Indigenous Environmental Network
Demonstrators returned to the White House on Wednesday morning for the third day of the “People vs. Fossil Fuels” mobilization, keeping up the pressure on President Biden to declare a climate emergency and stop all new fossil fuel projects.
Under a giant banner that read “Biden: Our Communities Can’t Wait,” hundreds of people marched to the White House yesterday morning to highlight the dangerous ongoing impacts of the climate crisis across the country and the world. As hundreds rallied in Lafayette Square Park, 90 people sat in at the White House fence, risking arrest for the third straight day of civil disobedience.
The Biden Administration has so far avoided questions and refused to comment on the mass civil disobedience or respond to the demonstrator’s demands. Many in attendance at the White House today and throughout the week come from communities, like Cancer Alley in Louisiana or Native communities, that the administration has made public promises to defend but remain threatened by fossil fuel projects, including pending projects that Biden could reject right now. Many now say those promises are being broken.
“I want to tell our President Joe Biden, you campaigned on Cancer Alley. That's where I live. People are dying rapidly. People are dying of cancer and other ailments,” said Sharon Lavigne, who recently won the prestigious Goldman Environmental Prize for her work with Rise St James, a grassroots organization that’s fighting plastics and petrochemical facilities that threaten her community. “President Biden, I sent you a video to tell you about our community. I’ve asked you to come to see where we live, to come and visit us and get a whiff of all the chemicals that we're breathing. You promised that you would do something for Death Alley. We haven't seen anything yet. We want to hold you to what you said to us in your campaign. We voted for you and this is the way you treat us? You are letting us down by not even coming to see about us.”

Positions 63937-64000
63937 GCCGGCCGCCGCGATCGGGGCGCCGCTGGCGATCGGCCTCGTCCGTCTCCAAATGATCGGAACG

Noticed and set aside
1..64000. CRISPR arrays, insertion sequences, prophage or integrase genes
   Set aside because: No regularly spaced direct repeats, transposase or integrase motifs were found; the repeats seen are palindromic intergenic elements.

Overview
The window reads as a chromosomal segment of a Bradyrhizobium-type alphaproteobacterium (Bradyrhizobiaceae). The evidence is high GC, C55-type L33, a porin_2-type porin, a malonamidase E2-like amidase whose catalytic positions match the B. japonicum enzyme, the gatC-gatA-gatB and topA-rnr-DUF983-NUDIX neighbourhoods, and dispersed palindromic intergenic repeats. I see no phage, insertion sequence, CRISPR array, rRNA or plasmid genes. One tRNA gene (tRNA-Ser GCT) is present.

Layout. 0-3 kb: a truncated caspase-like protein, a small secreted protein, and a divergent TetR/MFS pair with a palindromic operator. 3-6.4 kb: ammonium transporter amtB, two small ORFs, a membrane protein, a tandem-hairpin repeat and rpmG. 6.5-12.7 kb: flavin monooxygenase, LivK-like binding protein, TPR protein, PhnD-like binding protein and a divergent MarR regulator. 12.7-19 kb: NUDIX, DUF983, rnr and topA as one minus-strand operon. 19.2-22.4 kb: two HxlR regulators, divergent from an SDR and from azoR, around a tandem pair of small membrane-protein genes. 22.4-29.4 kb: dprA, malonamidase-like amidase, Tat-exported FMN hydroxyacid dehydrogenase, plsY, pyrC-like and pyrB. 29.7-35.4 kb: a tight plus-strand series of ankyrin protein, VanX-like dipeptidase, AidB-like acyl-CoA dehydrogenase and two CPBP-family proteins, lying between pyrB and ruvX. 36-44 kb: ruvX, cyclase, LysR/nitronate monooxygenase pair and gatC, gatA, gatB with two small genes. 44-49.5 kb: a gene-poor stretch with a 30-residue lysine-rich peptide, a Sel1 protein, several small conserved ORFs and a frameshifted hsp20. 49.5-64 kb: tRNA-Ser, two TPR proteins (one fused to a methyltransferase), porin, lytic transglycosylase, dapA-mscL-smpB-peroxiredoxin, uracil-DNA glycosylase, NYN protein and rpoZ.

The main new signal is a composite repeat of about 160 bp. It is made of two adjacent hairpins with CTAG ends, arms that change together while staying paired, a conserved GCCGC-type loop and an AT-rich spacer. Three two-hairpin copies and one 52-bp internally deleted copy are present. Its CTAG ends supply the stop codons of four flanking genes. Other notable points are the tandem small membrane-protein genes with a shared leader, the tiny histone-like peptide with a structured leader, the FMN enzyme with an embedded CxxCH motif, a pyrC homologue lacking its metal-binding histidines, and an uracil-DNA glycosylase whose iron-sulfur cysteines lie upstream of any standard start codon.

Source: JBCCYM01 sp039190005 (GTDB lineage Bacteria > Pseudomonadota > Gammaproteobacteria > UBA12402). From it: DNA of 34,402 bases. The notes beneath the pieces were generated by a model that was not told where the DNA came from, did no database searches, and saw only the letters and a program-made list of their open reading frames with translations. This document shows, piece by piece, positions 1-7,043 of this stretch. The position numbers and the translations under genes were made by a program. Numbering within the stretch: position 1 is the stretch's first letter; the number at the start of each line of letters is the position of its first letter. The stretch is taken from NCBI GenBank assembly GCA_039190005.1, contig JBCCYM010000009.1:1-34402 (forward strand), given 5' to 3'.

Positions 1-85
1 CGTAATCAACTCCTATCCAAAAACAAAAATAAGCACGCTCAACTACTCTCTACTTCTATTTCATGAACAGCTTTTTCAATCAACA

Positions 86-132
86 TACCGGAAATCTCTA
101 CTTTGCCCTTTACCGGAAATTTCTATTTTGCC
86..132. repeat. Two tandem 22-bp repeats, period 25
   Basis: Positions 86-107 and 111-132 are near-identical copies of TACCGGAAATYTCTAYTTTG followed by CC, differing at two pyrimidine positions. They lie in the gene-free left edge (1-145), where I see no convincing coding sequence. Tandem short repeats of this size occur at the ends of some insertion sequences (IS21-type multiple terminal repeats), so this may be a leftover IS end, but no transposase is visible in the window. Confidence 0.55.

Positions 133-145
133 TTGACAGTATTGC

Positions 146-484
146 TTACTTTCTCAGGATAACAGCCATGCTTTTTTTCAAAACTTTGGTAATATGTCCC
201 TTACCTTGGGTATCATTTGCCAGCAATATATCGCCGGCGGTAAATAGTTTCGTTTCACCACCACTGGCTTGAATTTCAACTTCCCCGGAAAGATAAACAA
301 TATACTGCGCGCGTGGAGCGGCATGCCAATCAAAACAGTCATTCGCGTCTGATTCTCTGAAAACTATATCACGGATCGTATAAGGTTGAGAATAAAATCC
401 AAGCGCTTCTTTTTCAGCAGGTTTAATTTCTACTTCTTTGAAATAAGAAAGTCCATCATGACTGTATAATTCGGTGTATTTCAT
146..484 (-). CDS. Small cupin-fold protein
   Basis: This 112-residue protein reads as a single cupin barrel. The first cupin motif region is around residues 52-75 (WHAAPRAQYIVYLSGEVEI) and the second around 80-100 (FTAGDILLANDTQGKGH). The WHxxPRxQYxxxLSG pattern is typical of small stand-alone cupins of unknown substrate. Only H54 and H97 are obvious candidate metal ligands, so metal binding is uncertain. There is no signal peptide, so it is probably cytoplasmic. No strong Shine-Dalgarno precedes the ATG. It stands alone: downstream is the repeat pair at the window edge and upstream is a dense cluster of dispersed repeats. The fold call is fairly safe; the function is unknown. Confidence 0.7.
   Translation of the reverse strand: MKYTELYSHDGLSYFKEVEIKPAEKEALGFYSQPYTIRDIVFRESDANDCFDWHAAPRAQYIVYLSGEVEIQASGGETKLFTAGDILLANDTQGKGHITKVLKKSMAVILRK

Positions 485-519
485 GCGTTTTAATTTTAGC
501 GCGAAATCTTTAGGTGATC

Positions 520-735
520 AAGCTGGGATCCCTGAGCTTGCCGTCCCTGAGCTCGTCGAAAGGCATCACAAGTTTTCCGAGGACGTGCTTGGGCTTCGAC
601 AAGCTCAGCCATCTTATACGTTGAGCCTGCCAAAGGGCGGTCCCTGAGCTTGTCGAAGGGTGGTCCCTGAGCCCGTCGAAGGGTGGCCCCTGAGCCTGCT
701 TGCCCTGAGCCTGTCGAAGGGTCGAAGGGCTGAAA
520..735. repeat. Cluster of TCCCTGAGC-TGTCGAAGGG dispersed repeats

The third day of the mobilization was designed to draw attention to the devastating climate impacts that are hitting communities across the United States and the urgent need to stop fossil fuel production in order to avert further catastrophe.
Speakers from Alaska, Louisiana, California, North Carolina, Texas, and beyond gave testimony to the heatwaves, floods, fires, hurricanes, and other fossil fueled climate disasters that are threatening their communities.